Although it is fashionable to blame the region’s travails on ancient hatreds or the poor cartography of Mr. Sykes and Monsieur Picot, the real problems began with the modern Arab state system. After World War II, the Arab states came into their own. Most shed their European colonial masters, and all adopted more modern political systems, whether secular republics (read: dictatorships) or new monarchies.
None of these states worked very well. For one thing, their economies depended heavily on oil, either directly, by pumping it themselves, or indirectly, via trade, aid, and worker remittances. These rentier economies produced too few jobs and too much wealth that their civilian populations neither controlled nor generated, encouraging the ruling elites to treat their citizenries as (mostly unwanted) dependents.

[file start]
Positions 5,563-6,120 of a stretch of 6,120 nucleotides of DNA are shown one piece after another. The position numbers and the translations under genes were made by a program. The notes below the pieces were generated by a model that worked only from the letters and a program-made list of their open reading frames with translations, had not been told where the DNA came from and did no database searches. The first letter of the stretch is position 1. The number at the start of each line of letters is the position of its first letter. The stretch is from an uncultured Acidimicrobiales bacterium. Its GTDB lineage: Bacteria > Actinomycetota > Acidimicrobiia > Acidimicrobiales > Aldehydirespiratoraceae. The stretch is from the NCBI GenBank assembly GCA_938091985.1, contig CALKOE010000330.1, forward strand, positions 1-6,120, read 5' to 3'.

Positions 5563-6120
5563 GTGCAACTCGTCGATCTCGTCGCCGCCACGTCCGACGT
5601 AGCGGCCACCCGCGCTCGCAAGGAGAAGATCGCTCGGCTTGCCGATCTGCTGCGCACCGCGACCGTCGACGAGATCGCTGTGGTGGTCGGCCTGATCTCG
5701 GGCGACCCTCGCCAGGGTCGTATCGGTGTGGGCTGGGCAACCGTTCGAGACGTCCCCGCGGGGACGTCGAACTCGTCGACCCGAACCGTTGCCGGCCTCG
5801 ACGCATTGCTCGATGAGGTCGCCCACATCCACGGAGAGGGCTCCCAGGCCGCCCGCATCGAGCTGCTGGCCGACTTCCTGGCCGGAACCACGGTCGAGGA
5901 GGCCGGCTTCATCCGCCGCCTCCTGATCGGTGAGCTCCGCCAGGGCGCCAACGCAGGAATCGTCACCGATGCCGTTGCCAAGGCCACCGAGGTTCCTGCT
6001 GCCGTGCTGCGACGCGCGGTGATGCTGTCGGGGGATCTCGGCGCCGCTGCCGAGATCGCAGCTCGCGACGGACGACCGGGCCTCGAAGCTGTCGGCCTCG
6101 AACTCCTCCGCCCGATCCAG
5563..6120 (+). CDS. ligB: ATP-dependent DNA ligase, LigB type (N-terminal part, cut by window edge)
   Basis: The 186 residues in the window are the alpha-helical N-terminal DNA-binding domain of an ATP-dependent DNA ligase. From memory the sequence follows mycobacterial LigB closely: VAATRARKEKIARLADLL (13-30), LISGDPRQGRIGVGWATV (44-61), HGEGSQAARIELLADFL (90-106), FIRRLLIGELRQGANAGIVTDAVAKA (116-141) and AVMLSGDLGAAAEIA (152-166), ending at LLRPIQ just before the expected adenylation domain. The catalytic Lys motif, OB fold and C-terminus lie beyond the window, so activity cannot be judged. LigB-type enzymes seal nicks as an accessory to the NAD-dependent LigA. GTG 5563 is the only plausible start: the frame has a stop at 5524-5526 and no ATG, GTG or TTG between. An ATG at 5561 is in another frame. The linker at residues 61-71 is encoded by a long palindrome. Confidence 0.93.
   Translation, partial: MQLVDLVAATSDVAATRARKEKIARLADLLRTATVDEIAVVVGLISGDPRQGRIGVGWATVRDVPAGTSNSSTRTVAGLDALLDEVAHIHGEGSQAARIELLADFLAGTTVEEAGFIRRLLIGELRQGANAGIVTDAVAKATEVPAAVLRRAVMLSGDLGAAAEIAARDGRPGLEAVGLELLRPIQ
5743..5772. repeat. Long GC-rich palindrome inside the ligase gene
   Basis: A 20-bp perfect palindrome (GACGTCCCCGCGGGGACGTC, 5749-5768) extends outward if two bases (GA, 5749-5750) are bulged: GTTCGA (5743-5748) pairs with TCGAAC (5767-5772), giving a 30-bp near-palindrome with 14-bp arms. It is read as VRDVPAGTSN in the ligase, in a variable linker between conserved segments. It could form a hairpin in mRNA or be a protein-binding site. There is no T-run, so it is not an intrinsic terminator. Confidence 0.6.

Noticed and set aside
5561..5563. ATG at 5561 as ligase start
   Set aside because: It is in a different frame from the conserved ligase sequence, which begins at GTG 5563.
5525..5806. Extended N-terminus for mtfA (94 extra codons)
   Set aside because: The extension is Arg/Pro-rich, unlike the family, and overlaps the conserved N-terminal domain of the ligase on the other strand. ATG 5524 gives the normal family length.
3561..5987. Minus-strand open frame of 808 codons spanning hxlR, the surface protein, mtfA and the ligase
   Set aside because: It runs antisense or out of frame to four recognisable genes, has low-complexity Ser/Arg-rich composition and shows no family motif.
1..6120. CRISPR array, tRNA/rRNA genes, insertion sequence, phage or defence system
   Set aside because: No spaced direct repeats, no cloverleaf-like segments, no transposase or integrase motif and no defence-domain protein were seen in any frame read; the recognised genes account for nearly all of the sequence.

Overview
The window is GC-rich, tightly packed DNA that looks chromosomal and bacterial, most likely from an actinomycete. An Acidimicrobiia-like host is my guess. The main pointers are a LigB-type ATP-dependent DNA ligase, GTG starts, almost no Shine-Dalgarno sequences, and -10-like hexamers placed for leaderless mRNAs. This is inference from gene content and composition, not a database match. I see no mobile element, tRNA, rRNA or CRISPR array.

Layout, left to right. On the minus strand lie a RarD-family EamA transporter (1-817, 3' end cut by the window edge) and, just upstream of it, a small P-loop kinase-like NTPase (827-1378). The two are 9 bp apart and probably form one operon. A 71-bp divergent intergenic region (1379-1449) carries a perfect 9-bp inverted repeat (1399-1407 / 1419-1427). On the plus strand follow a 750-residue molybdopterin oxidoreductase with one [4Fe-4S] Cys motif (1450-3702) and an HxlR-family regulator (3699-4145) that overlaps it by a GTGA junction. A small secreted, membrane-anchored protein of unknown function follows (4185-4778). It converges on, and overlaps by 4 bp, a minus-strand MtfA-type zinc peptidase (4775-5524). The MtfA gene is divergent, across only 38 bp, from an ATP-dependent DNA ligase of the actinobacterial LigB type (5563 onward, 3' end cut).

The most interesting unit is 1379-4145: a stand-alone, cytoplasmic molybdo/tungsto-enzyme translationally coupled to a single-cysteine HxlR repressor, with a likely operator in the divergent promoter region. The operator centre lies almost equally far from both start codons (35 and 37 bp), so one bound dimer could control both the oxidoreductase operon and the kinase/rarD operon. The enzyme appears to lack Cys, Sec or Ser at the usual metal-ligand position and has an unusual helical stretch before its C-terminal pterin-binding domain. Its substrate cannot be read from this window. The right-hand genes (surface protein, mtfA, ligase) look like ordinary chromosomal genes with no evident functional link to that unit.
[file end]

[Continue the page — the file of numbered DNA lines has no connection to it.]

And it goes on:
The oil money bred massive corruption, along with bloated public sectors uninterested in the needs or aspirations of the wider populace.
To make matters worse, the Arab states had emerged from Ottoman and European colonialism with their traditional socio-cultural systems intact, which oil wealth and autocracy made it possible to preserve and even indulge.
By the 1990s, popular discontent had risen throughout the Middle East … more> http://goo.gl/GE8UCj
- Preparing for the Collapse of the Saudi Kingdom, Sarah Chayes, Alex de Waal, Atlantic